In 2014, Pence proposed and signed a bill to allow firearms to be stored in vehicles from a school property and in 2016 he legalized captive hunting of deer raised in the farms of Indiana. His measures were meant to attract gun-related business to run operations in Indiana, but they created animosity both in the government and on the public scene.
Pence is a firm supporter of the coal industry and during his term in the office, the Indiana General Assembly repeatedly attempted to diminish and to extinguish any efforts towards renewable energy development. Moreover, Pence officially wrote to President Obama in 2015, stating his refusal to let Indiana comply with the Clean Power Plan, an initiative meant to regulate carbon emissions. His vehemence became clear when Indiana joined several other states in a lawsuit to undermine the plan.
Pence had several attempts to prevent Syrian refugee from finding settlement in Indiana, however all his attempts were unsuccessful. A federal judge decided in court in February 2016 that Pence’s order to refuse federal funds to a local non-profit refugee shelter was unconstitutional.
Vice President of the United States
Soon after announcing his decision to candidate for a second term as governor of Indiana, Pence remained in the spotlight due to his nomination as the vice-presidential candidate for the Republican presidential nominee in the 2016 election, Donald Trump. Despite Pence having opposed some of Trump’s views in the past, he was considered a suitable running partner for Trump, especially due to his connections in the Congress and strong reputation among conservatives. Donald Trump announced his choice for the vice-presidential nominee on July, 2016 and declared a day later, during a press conference, that he considers Pence “a man of honor, character and honesty”. Even though Donald Trump was still a controversial figure in the Republican party, receiving both support and vehement criticism, Pence preferred to remain composed and moderate in his acceptance speech and spoke in a favorable light about Trump.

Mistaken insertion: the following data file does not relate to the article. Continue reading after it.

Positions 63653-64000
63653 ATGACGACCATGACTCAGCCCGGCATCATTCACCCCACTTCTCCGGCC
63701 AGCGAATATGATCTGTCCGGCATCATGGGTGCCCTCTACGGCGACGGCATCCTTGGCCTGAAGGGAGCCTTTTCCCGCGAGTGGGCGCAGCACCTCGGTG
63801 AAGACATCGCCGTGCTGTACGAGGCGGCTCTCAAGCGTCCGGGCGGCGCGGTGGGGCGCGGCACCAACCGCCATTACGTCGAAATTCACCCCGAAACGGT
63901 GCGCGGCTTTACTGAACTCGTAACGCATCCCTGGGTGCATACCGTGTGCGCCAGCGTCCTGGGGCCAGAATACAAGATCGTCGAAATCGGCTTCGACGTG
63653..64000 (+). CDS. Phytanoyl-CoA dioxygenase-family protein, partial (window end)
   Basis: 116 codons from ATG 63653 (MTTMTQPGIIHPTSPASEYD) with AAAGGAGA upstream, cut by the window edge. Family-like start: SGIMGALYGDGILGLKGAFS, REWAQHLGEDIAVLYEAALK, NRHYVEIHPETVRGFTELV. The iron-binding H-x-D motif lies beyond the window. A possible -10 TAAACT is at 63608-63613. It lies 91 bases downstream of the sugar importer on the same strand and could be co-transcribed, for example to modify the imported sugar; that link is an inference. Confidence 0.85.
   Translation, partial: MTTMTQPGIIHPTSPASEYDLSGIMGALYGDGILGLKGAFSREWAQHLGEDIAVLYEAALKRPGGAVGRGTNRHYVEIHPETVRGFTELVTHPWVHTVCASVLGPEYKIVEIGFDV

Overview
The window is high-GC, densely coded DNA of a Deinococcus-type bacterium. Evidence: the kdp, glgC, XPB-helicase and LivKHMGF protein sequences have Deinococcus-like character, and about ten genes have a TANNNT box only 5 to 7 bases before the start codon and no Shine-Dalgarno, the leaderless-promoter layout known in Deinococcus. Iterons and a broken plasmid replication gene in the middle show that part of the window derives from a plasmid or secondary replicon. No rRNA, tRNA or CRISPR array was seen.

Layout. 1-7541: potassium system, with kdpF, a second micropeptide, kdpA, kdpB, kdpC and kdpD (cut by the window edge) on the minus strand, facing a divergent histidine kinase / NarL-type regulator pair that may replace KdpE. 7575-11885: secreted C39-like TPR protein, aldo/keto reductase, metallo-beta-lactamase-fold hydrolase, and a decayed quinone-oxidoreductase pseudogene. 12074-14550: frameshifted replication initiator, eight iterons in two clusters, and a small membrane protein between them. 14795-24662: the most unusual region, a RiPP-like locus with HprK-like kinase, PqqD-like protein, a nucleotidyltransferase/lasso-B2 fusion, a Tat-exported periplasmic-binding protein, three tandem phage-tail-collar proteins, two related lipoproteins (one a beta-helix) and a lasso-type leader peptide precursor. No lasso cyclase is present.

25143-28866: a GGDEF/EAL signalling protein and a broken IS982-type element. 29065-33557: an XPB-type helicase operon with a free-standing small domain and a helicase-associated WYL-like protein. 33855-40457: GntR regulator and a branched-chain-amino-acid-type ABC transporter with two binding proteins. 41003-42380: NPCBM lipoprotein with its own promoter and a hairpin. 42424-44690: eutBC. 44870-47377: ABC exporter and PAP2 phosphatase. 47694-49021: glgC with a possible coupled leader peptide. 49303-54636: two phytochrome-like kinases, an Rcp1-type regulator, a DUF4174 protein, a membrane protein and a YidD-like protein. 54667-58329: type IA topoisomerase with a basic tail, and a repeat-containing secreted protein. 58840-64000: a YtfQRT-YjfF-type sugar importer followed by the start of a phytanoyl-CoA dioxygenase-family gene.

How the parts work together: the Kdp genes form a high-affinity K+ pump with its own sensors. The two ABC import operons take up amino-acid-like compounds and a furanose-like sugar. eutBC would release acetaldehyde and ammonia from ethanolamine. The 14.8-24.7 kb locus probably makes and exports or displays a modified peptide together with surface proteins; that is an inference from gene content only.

In November 2016, as Donald Trump won the presidential election against the Democratic candidate Hillary Clinton, Mike Pence became the vice president elect of the United States. Most working class and blue-collar Americans saw in this unexpected victory of Trump and Pence an unquestionable rejection of establishment politics, which will bring great changes in the life of the United States.
Soon after the election, when he returned to his home state, Pence discovered he had been caught in a legal battle. He had to go to court to conceal the information contained in an email received from a political ally. The email disclosed Pence’s desire to include Indiana in a group of states joined together to sue President Barack Obama in an attempt to block his executive actions on immigration. While the Democratic lawyer Bill Groth seeks to make the email public as a proof of political transparency, the Indiana Supreme Court hasn’t yet decided to release the email. Pence’s defense team wants to protect the content of the email by invoking the state’s Access to Public Records Act.
Mike Pence is married to Karen, a former elementary school teacher, whom he met in college. The couple has been together since 1985 and they have three adult children: Audrey, Charlotte and Michael. Karen worked several years for nonprofit organizations focused on youth issues.
5 faith facts on Mike Pence: A 'born-again, evangelical Catholic', National Catholic Reporter on July 15, 2006
10 things you should know about Mike Pence, Donald Trump’s likely running mate, by Amber Phillips in The Washington Post, July 14, 2016
What You Didn't Know About Rep. Mike Pence of Indiana, by Danielle Burton in U.S. News & World Report, November 15, 2006
"Donald Trump selects Mike Pence as VP", by Eric Bradner, Dana Bash, MJ Lee, on CNN, July 16, 2016
West, Doug. Vice President Mike Pence - A Short Biography. C&D Publications. 2017.